Comparing high school football to religion in the Bible Belt of Eastern Tennessee may be boarding on blasphemy for many worshipers of both churches, but when local teams Maryville (Tenn.) High and Alcoa (Tenn.) High were invited to showcase one of the state's best rivalries on a Sunday, in a nationally televised game, there was potential for a Holy War.
Maryville head coach George Quarles was out in front of the battle lines.
"We went out and spoke with community leaders and local churches before we decided to move forward," Quarles said.
As it turns out, Quarles was preaching to the choir as many churches in the area decided to move services to Saturday in order to accommodate the Aug. 26 noon kickoff.
"We saw it as a once in a lifetime opportunity for the kids," Quarles said. "And to put the spotlight on a great local rivalry with a rich history (was special)."
There are 25 state championships between the two schools and multiple national rankings. Throughout the last four years, the two teams have split the series and the spotlight.
Maryville took the game in 2011, winning by a score of 26-19 and finishing the season with a Class 6A state title a No. 15 ranking the RivalsHigh 100.
Alcoa won in 2010 by a score of 35-31, and also in 2009, with a final of 41-29. Both of those seasons concluded with Class 3A state titles and national rankings, No. 79 and No. 61, respectively.
The relationship between the two communities is the top concern for Quarles and not the perception of the programs outside the Knoxville-area.
"I still think high school football is about communities," he said. "That is another reason we agreed to the ESPN2 game, so two community teams will share the spotlight."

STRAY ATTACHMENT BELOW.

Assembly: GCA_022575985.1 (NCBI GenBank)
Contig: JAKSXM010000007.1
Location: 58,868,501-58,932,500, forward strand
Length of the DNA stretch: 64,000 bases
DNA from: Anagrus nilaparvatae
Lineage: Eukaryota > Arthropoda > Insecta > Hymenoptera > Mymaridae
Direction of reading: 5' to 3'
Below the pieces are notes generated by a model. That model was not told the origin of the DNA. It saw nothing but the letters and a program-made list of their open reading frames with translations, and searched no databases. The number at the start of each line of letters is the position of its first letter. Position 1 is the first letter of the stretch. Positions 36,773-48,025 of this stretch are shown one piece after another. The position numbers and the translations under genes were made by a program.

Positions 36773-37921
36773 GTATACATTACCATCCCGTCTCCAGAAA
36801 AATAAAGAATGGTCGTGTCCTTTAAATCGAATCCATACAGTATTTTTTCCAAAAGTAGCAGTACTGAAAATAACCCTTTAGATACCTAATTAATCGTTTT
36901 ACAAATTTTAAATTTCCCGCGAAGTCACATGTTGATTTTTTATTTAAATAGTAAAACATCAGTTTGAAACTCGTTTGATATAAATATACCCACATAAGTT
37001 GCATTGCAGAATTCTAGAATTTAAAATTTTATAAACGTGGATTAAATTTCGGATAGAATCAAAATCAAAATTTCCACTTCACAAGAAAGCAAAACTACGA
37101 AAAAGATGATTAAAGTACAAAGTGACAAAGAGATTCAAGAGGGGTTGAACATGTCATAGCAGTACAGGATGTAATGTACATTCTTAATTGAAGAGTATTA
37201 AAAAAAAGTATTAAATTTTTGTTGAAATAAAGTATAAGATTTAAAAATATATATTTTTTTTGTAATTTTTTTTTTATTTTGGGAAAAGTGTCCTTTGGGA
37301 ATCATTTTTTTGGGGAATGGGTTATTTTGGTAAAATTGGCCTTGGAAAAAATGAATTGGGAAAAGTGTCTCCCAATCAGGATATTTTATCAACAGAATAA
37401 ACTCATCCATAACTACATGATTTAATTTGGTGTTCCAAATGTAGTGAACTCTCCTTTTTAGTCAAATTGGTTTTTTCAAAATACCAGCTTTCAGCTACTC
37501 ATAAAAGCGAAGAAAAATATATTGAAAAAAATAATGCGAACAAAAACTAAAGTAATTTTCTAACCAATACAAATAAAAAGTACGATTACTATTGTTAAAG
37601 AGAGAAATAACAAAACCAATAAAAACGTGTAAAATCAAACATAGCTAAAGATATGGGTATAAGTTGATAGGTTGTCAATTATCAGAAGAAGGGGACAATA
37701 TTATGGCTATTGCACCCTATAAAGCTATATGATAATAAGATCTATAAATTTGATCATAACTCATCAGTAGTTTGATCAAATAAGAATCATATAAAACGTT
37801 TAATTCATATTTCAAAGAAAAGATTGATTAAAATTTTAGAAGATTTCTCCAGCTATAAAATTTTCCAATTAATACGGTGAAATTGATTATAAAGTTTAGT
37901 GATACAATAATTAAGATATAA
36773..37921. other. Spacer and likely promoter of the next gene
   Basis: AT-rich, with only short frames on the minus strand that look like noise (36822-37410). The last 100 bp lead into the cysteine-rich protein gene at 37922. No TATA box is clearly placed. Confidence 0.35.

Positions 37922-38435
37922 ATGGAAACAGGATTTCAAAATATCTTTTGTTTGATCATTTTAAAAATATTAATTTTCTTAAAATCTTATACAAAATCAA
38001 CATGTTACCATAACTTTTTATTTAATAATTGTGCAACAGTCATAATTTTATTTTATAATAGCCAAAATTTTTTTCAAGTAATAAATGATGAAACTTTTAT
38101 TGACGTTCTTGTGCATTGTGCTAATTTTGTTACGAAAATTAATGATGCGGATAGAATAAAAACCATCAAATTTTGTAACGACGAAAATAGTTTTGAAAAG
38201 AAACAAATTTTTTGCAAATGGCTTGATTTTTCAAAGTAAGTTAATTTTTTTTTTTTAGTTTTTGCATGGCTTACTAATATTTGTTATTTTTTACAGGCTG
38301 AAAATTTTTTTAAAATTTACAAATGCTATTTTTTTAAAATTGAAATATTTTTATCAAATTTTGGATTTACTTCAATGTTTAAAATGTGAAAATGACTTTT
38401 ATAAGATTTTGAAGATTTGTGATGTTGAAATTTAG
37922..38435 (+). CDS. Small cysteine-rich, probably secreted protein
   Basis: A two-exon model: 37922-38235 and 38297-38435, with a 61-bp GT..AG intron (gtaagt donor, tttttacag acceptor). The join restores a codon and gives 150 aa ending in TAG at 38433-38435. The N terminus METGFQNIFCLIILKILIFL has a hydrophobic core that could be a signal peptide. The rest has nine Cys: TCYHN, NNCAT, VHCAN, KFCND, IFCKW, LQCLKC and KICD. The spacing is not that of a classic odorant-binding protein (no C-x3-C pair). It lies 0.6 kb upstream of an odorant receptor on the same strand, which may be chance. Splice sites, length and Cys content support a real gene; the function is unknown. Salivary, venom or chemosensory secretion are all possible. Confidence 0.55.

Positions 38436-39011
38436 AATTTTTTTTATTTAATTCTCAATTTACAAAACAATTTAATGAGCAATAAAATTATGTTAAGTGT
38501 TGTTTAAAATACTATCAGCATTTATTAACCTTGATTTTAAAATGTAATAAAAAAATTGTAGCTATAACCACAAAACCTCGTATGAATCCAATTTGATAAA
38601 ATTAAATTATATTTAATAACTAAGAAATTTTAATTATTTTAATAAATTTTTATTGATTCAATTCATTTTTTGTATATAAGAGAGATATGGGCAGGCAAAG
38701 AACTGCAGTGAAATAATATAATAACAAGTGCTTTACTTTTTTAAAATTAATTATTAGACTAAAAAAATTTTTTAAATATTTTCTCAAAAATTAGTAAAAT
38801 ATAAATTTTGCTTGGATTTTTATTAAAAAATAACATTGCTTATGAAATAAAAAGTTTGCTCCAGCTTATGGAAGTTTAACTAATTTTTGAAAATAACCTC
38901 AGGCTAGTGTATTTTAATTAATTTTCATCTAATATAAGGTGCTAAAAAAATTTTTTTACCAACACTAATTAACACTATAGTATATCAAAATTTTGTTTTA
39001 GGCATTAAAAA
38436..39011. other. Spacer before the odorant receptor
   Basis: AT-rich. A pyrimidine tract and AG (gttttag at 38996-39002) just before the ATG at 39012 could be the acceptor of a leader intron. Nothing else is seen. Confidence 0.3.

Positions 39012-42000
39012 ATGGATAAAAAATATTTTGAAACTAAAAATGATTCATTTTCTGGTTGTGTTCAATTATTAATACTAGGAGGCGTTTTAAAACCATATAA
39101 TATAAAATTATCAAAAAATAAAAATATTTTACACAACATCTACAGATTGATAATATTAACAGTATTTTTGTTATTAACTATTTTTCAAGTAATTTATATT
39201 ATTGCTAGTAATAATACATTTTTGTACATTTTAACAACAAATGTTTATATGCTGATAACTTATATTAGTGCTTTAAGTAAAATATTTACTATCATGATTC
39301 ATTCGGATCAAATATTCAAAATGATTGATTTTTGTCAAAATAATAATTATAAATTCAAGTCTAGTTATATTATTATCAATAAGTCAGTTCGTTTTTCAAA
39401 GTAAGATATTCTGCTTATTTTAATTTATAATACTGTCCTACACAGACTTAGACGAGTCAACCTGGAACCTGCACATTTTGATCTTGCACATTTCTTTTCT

Quarles has long been an opponent of out-of-state competition, arguing the point that the focus should be locally.
"I'm not sure a Texas team playing a California team is actually helping high school football," he said. "Maybe it is. But I still think it should be about communities.
"We have been contacted. [Duncan (S.C.)] Byrnes and Hoover [(Ala.) High], among others, have reached out to us. I am not so naive to believe we could go to Florida and compete with one of the powerhouses with eight to ten D-1 players. I just do not think that would be a great matchup for us. Besides, [Memphis (Tenn.)] Whitehaven delivers a great deal of that in the championship game."
With nine state championships to his credit and a head coaching placement at the U.S. Army All-American game under his belt, Quarles acknowledged that as the profile of his program grows, he may have to leave the state at some point to find a willing opponent.
"That would be the logical next step," he said. "But we are fortunate and that has not been an issue for us. Our primary objective is a state championship and to have an influence on our kids and community. I am not convinced that big out of state games serves those goals."
One of the points of pride for the community is the new field turf that was installed at Shields Stadium. It will be unveiled to the national audience on ESPN 2 and the revenue gained from the television contract coupled with community support is certainly advantageous.
"We had two issues," Quarles said. "A bad drainage issue combined with a significant overuse problem. We were already going to spend somewhere between $100,000 and $150,000 to fix the drainage issues and that would not address our overuse issue.
"Our team, the band, soccer, Physical Education classes, the middle school team and many others in the local area (use the field)."
When the turnstiles rotate, and the metaphorical collection plates fill, Maryville and Alcoa will showcase the power that high school football can have over all of its followers.